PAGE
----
One Man's Junk

June 27, 1994

It might as well be part of Americana; a father and son toiling in the yard to restore an old jalopy to running order. Norman Rockwell, no doubt, would have seen it as material for his catalog of captured moments that tug at our heartstrings.

But idealized moments do not a day in reality make. One person's valuable antique is another person's eyesore. That car sitting tireless on cinder blocks with weeds growing through the floorboard may be grandma's old Ford to you, just awaiting -- when you can get to it -- a little tender, loving care. But for most of your neighbors, it's just plain junk.

Into this thicket wades the Howard County Council, acting as the Zoning Board. Officials are considering legislation that would prohibit unregistered or inoperable vehicles from being stored openly on residential property. Such a measure would affect areas of the county beyond Columbia, which has covenants barring junked cars.

The board has yet to decide what exemptions the county will allow. Most problematic would be leaving it to the discretion of inspectors from the Department of Planning and Zoning to DTC decide which vehicles are legitimately under repair or whether the sight of a relic is too offensive.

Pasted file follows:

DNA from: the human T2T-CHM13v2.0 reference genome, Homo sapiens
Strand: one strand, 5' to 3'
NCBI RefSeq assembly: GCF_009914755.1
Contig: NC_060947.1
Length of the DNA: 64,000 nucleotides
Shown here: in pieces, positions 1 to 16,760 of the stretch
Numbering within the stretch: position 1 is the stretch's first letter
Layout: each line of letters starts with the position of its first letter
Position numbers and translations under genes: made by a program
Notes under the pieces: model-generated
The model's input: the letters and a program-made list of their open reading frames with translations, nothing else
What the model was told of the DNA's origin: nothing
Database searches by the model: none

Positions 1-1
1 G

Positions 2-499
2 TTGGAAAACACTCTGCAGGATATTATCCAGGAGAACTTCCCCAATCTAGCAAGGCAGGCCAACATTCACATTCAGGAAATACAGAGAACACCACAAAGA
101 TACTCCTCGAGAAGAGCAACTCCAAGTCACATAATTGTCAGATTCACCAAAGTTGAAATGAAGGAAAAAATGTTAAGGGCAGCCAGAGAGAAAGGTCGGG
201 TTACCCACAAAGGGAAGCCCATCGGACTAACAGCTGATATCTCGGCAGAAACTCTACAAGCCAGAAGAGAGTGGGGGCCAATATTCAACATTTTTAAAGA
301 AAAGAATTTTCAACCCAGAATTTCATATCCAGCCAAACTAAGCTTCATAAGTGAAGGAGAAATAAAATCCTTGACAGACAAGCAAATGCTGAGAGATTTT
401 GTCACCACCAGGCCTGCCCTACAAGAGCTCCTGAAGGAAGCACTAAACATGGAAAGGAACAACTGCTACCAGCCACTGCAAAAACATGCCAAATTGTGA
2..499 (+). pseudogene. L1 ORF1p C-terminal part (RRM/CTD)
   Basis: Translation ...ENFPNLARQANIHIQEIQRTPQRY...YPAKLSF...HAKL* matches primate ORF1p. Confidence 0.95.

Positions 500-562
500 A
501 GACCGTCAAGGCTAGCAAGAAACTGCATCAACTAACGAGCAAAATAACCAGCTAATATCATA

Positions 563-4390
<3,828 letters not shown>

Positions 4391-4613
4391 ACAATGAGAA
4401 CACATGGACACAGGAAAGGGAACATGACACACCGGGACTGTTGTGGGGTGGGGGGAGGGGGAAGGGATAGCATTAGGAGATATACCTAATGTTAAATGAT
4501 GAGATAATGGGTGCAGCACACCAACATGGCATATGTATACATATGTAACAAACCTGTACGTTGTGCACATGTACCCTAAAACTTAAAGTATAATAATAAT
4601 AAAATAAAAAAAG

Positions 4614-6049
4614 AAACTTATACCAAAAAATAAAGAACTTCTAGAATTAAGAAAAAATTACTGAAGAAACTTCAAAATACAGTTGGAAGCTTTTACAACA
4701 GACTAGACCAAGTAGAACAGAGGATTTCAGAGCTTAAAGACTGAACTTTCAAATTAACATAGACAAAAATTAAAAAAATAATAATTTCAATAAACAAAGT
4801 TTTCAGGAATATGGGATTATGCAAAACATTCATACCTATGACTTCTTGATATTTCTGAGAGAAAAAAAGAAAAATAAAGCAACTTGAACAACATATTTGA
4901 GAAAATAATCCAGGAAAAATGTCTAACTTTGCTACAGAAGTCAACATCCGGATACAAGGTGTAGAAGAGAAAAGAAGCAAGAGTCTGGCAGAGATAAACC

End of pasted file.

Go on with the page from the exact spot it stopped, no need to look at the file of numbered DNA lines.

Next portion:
The safer approach is probably to have no exemptions. Cars left inoperable for more than 120 days would be prohibited; owners would be fined if necessary. That would eliminate any confusion.

A person's right to do whatever he sees fit on his property seems a noble, libertarian concept. It may even have been fine when large stretches of Howard County were rural and neighbors were separated by large buffers of rolling pasture.

But in the state's sixth most populous county, with more than 700 people per square mile, there is a need for neighbors to act neighborly. Unfortunately, some people can't be counted on to do so. An obviously junked car can detract from the quality of life in a neighborhood. One person cannot be given carte blanche to adversely affect others' property values, or more importantly, the aesthetic quality of a community.

It is within the Zoning Board's rights to set limits. The rules should not be ambiguous. Similar controls have been enacted elsewhere. Indeed, junk may be in the eye of the beholder, but the public should not have to behold it.

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